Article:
|By Rich Tupica|
Grammy winning folk singer plays East Lansing FridayThis year’s Grammy Awards had a surprise winner for “Best Spoken Word Album.” Famed folk singer Janis Ian won for her autobiography, “Society’s Child,” over such big-name nominees Michelle Obama, Bill Clinton and Ellen DeGeneres.
“I was in good company — I was way beyond surprised,” said Ian, who plays Friday at the Ten Pound Fiddle, from her home in Nashville. “I think the first few words of my acceptance speech were, ‘Well, this is a rather stunning upset, isn’t it?’ This was a shock to the system and a validation of the way I’ve tried to move myself and career toward (being) a writer rather than a stage persona.”
The book, told in her captivating narrative, spans her 46-year career and dishes on partying backstage with Jimi Hendrix and watching her friend Janis Joplin shoot heroin. It also delves into her childhood years in New Jersey and living through the Cold War-era with her left-wing family that was under government surveillance. Those times were captured in her 2000 song, “God and the FBI.”
The candid memoir has shot Ian, 61, back into the spotlight. She won her previous Grammy 38 years ago for her hit single, “At Seventeen.” But she’s used to that. Her long career, which started when she was 13 years old, has been a series of ups and downs.
Ian had a turbulent, unsettling start in the music business. Her 1967 debut hit single, “Society’s Child,” told the love story of an interracial couple — a topic considered taboo during the height of the Civil Rights movement.
“The song is about a black boy dating a white girl,” Ian said. “It’s very difficult to understand now just how bent out of shape people became in 1967. It was not something that was talked about. It was such a controversial song. A radio station in Atlanta was burned to the ground for playing it. People in Boston were fired from newspapers for quoting from it. It was a hard thing to go through.”
Unfortunately for Ian, the hate and heckling over the song was mainly directed at her.
“People would send razor blades in the mail,” she said. “They’d place them around album covers so if I didn’t open them carefully I would shred my fingers. There were a lot of bomb threats, threats to my family. It was just not a real pleasant time. On the other hand, it really showed me the power of the song.”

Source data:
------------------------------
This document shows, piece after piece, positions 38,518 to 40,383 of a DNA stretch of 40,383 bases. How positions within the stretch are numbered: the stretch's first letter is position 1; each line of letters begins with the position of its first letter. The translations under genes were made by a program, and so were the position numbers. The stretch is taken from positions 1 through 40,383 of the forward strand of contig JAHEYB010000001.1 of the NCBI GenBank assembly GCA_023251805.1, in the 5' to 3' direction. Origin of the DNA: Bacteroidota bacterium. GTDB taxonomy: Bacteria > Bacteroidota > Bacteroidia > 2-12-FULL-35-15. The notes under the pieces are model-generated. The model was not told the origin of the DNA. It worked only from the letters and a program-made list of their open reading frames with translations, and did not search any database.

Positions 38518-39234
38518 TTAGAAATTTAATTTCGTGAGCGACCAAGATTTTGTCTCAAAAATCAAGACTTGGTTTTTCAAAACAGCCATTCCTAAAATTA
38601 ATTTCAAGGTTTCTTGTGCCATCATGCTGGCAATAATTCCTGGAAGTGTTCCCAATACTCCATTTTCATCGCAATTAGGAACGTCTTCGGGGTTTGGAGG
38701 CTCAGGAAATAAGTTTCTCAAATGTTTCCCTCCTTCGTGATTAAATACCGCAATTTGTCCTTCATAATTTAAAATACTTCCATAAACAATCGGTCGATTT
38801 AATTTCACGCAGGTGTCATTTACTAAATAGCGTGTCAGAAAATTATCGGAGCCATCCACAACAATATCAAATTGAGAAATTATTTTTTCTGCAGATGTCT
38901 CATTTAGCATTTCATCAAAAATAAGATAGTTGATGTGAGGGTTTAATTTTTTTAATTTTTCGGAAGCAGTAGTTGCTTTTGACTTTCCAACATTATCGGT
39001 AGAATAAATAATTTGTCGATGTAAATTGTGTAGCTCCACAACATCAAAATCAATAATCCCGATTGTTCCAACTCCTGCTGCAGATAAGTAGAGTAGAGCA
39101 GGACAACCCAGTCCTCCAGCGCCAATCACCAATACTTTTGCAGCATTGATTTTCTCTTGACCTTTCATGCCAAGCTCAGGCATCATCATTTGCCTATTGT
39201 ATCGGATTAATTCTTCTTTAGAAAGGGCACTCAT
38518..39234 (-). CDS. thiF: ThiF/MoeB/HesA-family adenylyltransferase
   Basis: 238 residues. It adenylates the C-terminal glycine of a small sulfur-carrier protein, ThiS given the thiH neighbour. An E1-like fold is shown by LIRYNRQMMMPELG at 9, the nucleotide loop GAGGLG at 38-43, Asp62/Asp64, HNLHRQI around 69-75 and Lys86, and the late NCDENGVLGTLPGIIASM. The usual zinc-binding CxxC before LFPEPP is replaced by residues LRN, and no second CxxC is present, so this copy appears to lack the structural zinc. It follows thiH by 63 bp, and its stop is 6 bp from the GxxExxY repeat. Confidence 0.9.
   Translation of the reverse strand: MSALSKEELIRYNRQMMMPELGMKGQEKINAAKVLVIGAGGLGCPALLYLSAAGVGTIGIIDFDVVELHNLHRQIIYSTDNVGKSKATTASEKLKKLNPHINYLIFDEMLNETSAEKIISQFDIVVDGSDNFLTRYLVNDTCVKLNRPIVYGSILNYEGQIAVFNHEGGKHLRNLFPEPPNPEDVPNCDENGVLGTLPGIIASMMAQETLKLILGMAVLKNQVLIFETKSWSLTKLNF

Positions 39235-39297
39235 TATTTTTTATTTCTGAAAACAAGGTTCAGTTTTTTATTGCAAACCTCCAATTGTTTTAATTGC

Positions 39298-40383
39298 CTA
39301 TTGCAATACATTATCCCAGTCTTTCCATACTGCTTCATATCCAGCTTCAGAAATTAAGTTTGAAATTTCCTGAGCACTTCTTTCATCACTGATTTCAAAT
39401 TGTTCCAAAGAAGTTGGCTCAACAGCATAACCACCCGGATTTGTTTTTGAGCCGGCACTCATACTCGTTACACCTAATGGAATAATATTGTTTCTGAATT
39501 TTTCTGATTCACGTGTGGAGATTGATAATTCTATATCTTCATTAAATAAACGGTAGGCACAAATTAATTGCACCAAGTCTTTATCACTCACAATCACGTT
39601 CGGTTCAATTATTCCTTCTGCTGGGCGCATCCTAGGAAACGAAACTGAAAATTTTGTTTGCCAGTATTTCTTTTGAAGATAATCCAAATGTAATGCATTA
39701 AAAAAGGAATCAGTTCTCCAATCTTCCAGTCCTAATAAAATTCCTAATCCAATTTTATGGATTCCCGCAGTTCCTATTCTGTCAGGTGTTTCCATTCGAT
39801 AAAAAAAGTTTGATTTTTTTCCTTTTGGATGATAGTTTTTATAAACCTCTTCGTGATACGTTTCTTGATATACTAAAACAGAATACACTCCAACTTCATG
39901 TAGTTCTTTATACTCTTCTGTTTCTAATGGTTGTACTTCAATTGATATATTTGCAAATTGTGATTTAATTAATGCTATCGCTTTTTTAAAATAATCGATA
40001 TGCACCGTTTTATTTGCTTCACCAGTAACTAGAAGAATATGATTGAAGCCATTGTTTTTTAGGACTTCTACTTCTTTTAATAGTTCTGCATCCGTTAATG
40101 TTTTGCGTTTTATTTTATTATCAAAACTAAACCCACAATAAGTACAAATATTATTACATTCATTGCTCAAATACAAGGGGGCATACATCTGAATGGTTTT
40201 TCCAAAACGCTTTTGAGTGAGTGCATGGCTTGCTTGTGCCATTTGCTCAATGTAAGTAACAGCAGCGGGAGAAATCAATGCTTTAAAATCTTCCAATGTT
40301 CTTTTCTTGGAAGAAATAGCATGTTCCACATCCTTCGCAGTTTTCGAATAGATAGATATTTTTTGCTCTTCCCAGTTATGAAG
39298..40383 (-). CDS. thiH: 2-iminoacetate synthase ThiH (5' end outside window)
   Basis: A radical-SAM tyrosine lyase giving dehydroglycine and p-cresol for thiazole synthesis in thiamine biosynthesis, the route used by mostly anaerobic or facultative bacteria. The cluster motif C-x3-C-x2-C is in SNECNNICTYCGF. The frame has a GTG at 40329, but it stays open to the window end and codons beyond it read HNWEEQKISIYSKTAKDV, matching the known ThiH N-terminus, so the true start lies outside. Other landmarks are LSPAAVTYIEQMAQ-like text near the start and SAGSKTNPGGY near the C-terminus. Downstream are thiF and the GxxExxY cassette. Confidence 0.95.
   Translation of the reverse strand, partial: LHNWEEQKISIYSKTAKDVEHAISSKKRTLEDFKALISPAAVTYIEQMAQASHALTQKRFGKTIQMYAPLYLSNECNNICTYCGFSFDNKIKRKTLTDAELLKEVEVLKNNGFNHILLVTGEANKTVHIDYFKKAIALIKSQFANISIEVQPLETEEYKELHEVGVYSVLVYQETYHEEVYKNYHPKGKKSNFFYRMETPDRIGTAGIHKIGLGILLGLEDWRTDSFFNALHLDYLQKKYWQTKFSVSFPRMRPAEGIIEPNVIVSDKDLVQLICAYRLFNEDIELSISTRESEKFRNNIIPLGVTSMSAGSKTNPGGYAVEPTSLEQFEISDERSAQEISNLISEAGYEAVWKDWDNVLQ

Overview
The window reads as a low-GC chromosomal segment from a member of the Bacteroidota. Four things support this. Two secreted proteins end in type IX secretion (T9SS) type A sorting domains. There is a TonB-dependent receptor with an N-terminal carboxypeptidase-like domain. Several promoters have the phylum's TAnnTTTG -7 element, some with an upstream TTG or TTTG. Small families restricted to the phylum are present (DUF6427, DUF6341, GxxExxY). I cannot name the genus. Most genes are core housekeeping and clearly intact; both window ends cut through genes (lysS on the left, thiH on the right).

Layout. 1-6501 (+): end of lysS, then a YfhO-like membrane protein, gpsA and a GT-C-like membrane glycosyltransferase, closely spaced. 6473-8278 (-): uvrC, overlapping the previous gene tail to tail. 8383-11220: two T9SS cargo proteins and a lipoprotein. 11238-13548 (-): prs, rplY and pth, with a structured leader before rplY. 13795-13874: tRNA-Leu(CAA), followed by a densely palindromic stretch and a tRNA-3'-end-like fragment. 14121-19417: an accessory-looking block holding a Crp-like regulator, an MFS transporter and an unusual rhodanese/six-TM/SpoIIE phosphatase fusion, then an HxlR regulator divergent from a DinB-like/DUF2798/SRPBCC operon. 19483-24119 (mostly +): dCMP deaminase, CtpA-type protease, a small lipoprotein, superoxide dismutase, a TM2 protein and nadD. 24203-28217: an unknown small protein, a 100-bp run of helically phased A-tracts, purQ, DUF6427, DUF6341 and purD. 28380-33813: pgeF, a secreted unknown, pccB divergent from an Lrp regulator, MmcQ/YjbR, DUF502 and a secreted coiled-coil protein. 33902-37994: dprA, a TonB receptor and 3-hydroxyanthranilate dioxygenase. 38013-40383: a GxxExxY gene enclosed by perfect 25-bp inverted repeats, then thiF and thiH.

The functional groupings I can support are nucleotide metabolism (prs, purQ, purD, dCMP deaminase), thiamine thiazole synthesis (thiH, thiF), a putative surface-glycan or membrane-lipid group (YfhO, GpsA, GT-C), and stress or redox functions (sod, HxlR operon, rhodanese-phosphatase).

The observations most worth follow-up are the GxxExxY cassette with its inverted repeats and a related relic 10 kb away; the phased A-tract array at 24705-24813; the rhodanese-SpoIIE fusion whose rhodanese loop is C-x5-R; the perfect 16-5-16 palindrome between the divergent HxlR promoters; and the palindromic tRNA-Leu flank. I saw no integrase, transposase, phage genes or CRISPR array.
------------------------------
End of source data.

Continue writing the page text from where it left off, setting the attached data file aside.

Ian tells a vivid story in her book about one of her earliest shows that was sabotaged by hecklers.
“It was one of the first concerts I did,” she said. “A group of about 20 people bought tickets to boo me off the stage by calling me a ‘nigger lover.’ They did a very effective job of scaring me. I was fortunate that the promoter of the show insisted I go back on. You don’t leave the stage because someone is booing you.
“It was a very scary thing because it was the height of the Civil Rights movement and people were being shot. For a while, I was convinced the stage was a very dangerous place.”
Conjuring those memories for her memoir proved to be hard for Ian, but she didn’t hold back.
“I hadn’t talked about that (‘Society’s Child’ experience) with anyone but a therapist,” she said. “It was hard to go back and visit that. But I made a decision at the beginning I was going to be honest without bleeding all over everybody. I also wanted to write just as much about the times as I did myself.”
In the years following her initial boom of success, Ian continued recording, but she fell out of the spotlight while she reinvigorated her love of songwriting.
“I left my label, Verve, after I did four albums in three years — I was just burned out,” she said. “I really wasn’t sure if I wanted to continue because it was so hard and I wasn’t sure I could be the kind of writer I wanted to be. So I stopped, moved to Philadelphia with my then-boyfriend Peter, did some serious therapy, serious reading and studying how to be a songwriter.”
The focus on songwriting paid off. In 1975, she released her critically acclaimed album, “Between the Lines,” which spawned the No. 1 hit single and Grammy-winning song, “At Seventeen.”
“It was a nice vindication,” Ian said. “When you see Ella Fitzgerald lead your standing ovation and Gladys Knight sing your song, it’s hard to go wrong.”
In the years since “At Seventeen,” Ian has continued recording and touring. In 1993, another milestone in her life occurred when she came out as a lesbian.
“It was a public coming out,” she said. “Everybody who knew me (already) knew, all of the music industry knew, all my friends knew — my family certainly knew.It was really because the head of what was then the Gay Liberation Task Force quoted the teenage suicide statistics to me: Three out of every 10 teen suicides was because they thought they might be gay. Also, at the time, the scuttlebutt was still that gay people could not be in a long-term, committed relationship. I think (my partner) Pat (Snyder) and I are going to disprove that. Next year will be 25 years.”
These days Ian spends four months each year on the road playing shows, while also writing books and magazine articles.
“Right now I’m working on a kids novel, and I’ve got a kids book coming out in September based on a song I just wrote called ‘The Tiny Mouse,’” she said. Her current tour starts at the Ten Pound Fiddle, and she encourages fans to bring old records and eight-tracks for her to sign. She also encourages people to leave notes with song requests on the stage during her performance — an intimate affair, likely similar to her early Greenwich Village folk-club performances.